16 Nov 2014

The groom’s family goes to the bride's house to form a wedding party.

Thumb sm
Sarabdek 11
Pamir Mountains
By karolinasamborska
15 Nov 2014

Kids are jumping from one roof to the other.

Thumb sm
Sarabdek 17
Pamir Mountains
By karolinasamborska
15 Nov 2014

Musicians are greeting guests at bride’s house. The tambourine is a local traditional instrument.

Thumb sm
Sarabdek 19
Pamir Mountains
By karolinasamborska
15 Nov 2014

A wedding ceremony takes place in the big summer room. Guests dance in pairs and then they leave the dance floor for the next. A wedding ceremony takes place at the bride’s home. If the young couple comes from the same village, a ceremony starts at a bride’s house and

Thumb sm
Sarabdek 20
Pamir Mountains
By karolinasamborska
13 Nov 2014

The wedding guests are dancing. Anyone who wants to come is welcome. Hopefully there will be just enough space to dance.

Thumb sm
Tajik Kitchen Stories
Istravashan
By karolinasamborska
29 Sep 2014

The best meetings are always in the kitchen, because they are most intimate and sincere. There are no unasked questions, but only timid responses. In the kitchen people talk about life, about men, about dresses, love stories, and unrequited loves. There are no cultural or religious differences. Tajiks, including Yaghnobi people, are Sunni, where a woman’s position is often discriminated against. Pamiris are Ismailis, they practice a progressive Islam often earning them the label heretic through this progress.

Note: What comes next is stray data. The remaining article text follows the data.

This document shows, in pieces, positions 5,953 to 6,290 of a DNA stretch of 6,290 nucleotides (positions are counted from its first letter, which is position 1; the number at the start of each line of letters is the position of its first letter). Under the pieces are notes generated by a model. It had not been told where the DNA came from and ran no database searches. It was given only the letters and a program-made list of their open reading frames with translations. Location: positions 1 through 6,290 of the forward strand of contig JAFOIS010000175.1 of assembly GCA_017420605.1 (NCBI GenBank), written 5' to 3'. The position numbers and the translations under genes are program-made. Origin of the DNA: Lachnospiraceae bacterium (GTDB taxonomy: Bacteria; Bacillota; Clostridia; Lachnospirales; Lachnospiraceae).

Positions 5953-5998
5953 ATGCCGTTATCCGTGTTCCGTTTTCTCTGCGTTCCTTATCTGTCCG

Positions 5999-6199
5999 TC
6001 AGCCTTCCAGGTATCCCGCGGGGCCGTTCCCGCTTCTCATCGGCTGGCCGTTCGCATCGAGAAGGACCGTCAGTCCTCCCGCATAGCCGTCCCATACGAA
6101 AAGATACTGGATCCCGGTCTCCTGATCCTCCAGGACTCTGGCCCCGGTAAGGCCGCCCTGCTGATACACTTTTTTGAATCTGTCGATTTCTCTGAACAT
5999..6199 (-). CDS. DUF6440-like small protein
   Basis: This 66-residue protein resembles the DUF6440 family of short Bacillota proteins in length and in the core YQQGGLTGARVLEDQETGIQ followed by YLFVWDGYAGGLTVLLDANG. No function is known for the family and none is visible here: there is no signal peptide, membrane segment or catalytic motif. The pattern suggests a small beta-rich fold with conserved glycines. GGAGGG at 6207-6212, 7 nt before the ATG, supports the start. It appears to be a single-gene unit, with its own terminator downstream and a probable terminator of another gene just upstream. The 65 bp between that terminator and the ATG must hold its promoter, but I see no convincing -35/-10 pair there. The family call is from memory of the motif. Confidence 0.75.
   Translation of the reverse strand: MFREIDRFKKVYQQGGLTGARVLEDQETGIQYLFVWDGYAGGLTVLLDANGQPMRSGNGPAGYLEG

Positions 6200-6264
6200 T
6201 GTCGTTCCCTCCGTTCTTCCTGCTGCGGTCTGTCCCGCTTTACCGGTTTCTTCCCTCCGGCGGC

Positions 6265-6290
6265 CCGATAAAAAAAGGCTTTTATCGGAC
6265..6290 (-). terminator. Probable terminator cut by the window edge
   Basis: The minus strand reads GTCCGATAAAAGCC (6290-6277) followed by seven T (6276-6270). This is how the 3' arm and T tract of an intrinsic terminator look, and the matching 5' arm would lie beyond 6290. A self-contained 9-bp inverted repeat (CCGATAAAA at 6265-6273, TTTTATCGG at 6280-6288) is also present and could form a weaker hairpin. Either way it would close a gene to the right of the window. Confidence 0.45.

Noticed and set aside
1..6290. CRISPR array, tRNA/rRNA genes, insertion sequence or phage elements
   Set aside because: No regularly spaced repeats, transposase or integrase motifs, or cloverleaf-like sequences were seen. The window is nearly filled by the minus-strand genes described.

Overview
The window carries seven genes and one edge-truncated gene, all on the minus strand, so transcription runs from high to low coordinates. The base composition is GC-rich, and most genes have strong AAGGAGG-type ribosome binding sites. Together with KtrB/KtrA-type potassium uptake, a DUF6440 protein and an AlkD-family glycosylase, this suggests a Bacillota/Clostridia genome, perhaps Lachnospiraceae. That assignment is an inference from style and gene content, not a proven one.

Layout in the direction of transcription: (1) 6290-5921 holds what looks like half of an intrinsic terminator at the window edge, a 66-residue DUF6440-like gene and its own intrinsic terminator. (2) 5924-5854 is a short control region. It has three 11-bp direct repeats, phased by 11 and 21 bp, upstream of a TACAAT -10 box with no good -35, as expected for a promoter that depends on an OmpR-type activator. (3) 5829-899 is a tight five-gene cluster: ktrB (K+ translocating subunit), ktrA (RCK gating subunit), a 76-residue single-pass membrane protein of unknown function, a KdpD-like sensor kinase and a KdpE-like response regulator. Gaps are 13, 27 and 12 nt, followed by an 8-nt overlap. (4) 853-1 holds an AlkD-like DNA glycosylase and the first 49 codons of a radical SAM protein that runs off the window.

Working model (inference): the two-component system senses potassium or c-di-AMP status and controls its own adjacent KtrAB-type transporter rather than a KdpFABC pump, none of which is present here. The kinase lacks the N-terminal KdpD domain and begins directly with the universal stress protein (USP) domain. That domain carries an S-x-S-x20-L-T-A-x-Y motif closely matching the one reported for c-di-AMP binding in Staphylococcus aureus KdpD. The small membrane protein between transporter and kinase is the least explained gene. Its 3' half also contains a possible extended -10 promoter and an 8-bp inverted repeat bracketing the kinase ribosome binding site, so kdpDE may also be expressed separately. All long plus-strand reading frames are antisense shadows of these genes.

"Here in the Pamir Mountains, women are free, they are not like other muslims who live only for cooking and cleaning. They go to school and then go to college in Khorog.” Ismaili women, who can be considered Islamic feminists are educated, some of them even work. Their position in society may have its differences, but could be looked on as equal to that of men. Most marriages in Sunni Tajikistan are arranged. Polygamy is permitted up to a maximum of four wives. Tajiks get engaged at 18 and then marry two years later. In European culture, the young become very quickly independent from their families and young couples live on their own. Tajikistan is different. Because of a difficult economic situation, one's mate comes to live in the new family circle, so the decision of who is to live under a common roof is also a family decision. Love between married couples is considered not as important as loyalty to blood relations. A man’s world and that of a woman are clearly divided here. Women take care of the household and raise children. It is instinctive. Men, if they have a chance to work, they work, but certainly never refuse a glass of vodka. When they drink they become rash, harsh, mirroring their surrounding word. They know that drinking, and the behavior it prompts is bad, so they keep their families out of this world. Maybe it’s why the worlds between men and women remain distant. The kitchen is a woman’s world.